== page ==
Q295  Chairman: I think we might come back to that.

  Professor Sir Michael Rawlins: Open meetings have gone very well, and I think the Scientific Advisory Committee meetings ought to be held in the default position, they ought to be open, and there should be very special reasons why they should be closed. The ACMD has part-closed meetings, because ministers have asked that the decisions should be made in closed meetings so that they are provided to ministers before they get into the public domain. That is an argument you can have with ministers, but that was their request. The open meetings also have one other advantage in that it does allow you to use, as it were, the presence of the media to get messages across. For example, when we were discussing the use of anabolic steroids at the ACMD, I used that occasion very clearly so that the media could pick up the fact that anabolic steroids make the testes atrophy, produce male enlargement of the breasts. It is not all about getting a six-pack from anabolic steroids. I think one can use it that way too and so it has another advantage.

  Q296  Dr Harris: Just a quickie to Professor Gaskell. You say you report to the departmental Chief Scientific Adviser. Let us say, for some reason, I am sure it would not happen in your case, you were traduced, attacked in the media unfairly and they called you a nutter, or something, because of your declared view on something, would you expect the departmental Chief Scientific Adviser to issue something, assuming he agreed, saying that he disagreed with the criticism and you were a good chap and he had confidence in you, or would you be not surprised if no-one said anything from the people who you reported to?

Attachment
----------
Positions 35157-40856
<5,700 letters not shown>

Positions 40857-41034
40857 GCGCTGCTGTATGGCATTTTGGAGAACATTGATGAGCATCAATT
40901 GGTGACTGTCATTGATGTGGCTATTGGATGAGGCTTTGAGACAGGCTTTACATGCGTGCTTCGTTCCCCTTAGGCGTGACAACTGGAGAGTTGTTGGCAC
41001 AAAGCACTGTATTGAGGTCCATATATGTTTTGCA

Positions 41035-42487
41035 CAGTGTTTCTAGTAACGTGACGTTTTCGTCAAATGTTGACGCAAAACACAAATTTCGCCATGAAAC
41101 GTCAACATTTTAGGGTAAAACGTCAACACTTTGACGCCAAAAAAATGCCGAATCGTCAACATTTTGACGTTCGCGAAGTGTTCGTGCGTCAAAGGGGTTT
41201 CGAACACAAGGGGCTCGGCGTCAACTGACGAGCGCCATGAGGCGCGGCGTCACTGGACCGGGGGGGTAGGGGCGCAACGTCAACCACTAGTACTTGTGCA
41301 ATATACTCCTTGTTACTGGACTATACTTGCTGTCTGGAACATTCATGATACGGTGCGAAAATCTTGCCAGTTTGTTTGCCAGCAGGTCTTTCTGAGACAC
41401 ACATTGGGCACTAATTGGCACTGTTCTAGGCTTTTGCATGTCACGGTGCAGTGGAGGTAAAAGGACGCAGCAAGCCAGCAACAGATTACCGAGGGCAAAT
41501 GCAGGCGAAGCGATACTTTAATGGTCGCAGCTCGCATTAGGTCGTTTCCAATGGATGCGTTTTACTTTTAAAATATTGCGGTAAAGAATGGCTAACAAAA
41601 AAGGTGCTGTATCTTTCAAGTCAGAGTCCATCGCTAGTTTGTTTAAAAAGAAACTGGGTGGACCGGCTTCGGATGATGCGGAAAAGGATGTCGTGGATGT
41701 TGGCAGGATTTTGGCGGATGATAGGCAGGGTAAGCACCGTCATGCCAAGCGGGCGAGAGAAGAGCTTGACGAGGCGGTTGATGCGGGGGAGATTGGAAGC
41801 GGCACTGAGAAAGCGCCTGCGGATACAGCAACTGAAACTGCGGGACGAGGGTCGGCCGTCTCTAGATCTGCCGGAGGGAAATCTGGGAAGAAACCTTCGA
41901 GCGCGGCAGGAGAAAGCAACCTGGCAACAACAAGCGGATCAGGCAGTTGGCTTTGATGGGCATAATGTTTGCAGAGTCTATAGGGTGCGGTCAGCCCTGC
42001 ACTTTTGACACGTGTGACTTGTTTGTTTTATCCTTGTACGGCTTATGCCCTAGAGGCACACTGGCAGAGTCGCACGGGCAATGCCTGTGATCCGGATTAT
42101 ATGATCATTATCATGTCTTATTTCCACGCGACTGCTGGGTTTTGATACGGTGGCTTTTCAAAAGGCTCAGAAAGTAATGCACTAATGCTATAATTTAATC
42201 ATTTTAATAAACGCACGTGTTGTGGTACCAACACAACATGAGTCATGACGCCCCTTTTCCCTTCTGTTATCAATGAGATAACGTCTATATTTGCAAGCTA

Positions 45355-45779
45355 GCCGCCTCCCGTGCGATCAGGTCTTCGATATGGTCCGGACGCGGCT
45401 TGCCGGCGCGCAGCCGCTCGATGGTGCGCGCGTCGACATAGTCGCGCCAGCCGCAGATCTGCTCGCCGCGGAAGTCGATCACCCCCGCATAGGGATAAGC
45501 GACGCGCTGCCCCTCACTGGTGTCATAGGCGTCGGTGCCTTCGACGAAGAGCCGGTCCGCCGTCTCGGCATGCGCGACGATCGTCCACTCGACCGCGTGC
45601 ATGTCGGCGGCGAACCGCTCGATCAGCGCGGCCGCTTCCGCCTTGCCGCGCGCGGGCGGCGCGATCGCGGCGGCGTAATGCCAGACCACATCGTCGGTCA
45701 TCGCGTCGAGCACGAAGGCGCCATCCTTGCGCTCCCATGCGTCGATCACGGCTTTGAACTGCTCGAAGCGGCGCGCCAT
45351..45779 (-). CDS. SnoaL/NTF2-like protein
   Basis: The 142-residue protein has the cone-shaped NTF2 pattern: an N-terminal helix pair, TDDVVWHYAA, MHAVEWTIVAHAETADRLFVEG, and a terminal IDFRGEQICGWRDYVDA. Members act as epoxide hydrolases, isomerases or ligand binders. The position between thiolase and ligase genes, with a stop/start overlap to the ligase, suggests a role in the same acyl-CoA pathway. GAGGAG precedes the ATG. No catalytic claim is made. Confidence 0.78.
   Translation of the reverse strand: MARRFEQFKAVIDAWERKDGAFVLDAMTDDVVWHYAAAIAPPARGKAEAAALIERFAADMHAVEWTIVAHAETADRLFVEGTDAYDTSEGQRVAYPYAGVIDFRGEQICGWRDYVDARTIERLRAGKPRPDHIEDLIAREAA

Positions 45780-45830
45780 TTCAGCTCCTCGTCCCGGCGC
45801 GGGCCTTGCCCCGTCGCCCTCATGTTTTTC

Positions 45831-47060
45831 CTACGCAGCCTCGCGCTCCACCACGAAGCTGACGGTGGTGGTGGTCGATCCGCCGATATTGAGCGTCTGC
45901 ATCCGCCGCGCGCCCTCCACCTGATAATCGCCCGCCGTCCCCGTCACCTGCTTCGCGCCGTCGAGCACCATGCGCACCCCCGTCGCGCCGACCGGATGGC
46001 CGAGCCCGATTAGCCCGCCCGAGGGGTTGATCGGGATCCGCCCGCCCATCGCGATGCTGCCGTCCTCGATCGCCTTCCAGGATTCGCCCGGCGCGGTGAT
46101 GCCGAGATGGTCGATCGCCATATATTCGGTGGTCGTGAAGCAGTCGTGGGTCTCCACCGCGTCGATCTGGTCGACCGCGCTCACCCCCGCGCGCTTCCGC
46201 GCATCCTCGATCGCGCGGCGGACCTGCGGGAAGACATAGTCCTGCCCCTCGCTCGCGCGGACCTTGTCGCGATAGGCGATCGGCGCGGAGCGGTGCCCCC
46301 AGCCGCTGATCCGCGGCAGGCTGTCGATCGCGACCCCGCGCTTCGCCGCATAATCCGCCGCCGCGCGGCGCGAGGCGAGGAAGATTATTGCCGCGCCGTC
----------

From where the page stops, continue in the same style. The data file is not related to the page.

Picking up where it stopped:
Professor Gaskell: I think, if that criticism arose as a result of a specific event, in other words an interview one had done or something one had written, it would depend on whether you had written that or said that in your role as Chair of Defra Science Advisory Council or whether, for example, as principal of the Royal Agricultural College, who are the people who pay my daily rate.

  Q297  Dr Harris: If you were attacked by the press, wherever it had come from, in your role as a Defra independent adviser.

  Professor Gaskell: I would not go bleating to the department saying, "I need your support here." I think in my role I may well be saying something that the CSA finds uncomfortable.

  Q298  Dr Harris: I understand, but if you are attacked by the media unfairly, do you think science speaks volumes if no-one from the department to whom you report comes to your aid and says, "Actually we still have full confidence in Professor Gaskell even though The Daily Mail has had a go"?

  Professor Gaskell: Oh, The Daily Mail. Yes; okay.

  Q299  Dr Harris: When I said media, I did not mean Nature, I meant The Daily Mail, a non-peer reviewed paper?

  Professor Gaskell: Yes, I think if the views that I was expressing were those that were being found useful and were being used and were in accord with the CSA's thinking, I think I would expect support, yes. I would not go desperately gasping for it, but, yes, I think one would expect, if it fitted in with the—

1   Footnote by witness: Hazard Analysis and Critical Control Point: food safety management system Back